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Brad Tinnon

How to Handle Your Investments in an Election Year

You may be tempted to change your investments around due to the perceived riskiness of the stock market during an election year. However, that would not be in your best interest.


Volatility of Stock Market During Election Years


For whatever reason, it feels like the stock market is more risky in election years than all other years. Perhaps this is due to media reporting or turmoil amongst politicians. Whatever the case, the sentiment is real.

In reality though, the stock market (S&P 500) is actually slightly less risky in election years than in non-election years.

Since 1928, there has been 23 elections. The average volatility during these years, as measured by standard deviation, is 15.6%. In non-election years though, the average is 15.8%. But for all intents and purposes we can say that the stock market is no more, or less risky during election years.


Returns of Stock Market During Election Years


Many people feel the need to move their investments to cash during election years until things settle down. They fear that they will lose money due to the volatility (which I’ve already discussed is not really a thing).

However, if we look at the historical return of the stock market during election years, it averages 11.3% per year. Granted this is lower than the 12.4% per year average return during non-election years, but it’s not a reason to abandon the stock market. After all, who wouldn’t want to earn 11.3% per year?

And if that weren’t enough, many people tend to wait until after the election is over to invest; however, the average return of the following year is far lower at only 9.9% per year.

There are many factors that affect stock market performance. Sure, elections are one factor, but there’s also oil prices, pandemics, natural disasters, wars, global issues, and many other things.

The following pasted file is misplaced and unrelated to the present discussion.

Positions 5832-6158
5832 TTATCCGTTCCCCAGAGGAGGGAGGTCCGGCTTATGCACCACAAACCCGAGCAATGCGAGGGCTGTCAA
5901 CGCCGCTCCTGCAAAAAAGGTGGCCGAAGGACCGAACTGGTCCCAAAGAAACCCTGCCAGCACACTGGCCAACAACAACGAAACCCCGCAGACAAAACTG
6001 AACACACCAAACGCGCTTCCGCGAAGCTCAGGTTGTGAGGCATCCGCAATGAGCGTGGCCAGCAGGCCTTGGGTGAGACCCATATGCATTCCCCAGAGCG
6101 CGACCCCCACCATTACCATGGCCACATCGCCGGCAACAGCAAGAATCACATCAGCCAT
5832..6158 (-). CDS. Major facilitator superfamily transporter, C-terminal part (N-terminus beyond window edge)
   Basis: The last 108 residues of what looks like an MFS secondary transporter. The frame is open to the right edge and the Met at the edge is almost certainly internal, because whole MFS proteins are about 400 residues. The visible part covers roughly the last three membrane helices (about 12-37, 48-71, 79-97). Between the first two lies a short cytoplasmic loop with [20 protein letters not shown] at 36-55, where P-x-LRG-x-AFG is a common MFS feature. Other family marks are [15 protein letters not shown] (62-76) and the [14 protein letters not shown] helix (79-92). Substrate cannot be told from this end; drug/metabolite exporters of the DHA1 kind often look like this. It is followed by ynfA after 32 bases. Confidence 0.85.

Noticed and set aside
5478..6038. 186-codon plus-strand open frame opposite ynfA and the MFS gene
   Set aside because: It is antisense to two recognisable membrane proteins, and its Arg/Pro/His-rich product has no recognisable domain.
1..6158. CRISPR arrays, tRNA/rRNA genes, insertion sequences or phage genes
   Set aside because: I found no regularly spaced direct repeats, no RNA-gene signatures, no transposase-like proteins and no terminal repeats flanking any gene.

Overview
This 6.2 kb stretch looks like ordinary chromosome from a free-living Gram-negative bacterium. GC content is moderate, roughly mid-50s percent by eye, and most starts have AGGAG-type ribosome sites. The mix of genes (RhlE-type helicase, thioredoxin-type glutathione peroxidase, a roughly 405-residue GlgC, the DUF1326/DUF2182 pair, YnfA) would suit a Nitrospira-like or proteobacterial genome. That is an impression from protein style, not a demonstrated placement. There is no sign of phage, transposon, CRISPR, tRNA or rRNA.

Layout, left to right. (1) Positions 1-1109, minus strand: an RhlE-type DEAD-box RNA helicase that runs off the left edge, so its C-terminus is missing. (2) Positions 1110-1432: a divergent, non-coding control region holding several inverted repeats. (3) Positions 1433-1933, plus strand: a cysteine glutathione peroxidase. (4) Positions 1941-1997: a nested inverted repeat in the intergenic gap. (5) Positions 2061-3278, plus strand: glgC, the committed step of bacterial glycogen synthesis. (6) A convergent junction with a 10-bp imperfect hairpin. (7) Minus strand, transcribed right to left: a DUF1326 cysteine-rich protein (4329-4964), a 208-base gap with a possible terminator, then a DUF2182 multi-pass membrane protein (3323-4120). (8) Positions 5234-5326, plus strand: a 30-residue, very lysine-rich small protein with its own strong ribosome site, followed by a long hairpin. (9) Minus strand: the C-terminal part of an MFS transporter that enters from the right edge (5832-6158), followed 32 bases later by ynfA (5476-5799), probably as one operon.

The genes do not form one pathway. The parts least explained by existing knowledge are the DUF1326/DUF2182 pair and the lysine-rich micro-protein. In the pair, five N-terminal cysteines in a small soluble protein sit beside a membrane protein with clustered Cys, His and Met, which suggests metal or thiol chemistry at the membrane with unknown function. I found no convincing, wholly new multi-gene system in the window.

Instead of not investing based solely on an election, stay in the market and capture the returns that are usually provided.

Let me know how you plan to handle your investments as we lead up to the election. Please leave your comments below.


Brad Tinnon


2 thoughts on “How to Handle Your Investments in an Election Year”

  1. Allan K Silverwood

    I have been guilty of letting my emotions and media negativity influence my decisions in the past. I am trying to remove those “feelings” from my financial decision making process, but it is a challenge. I always appreciate a data-based analysis to put things in perspective.

    1. Emotional decision making in all areas of life is almost always a bad idea. The media is great at pulling the heartstrings, but they can lead a person down the wrong path, especially when it comes to investing. A data-based approach, as you mentioned, oftentimes leads to a better investment experience.

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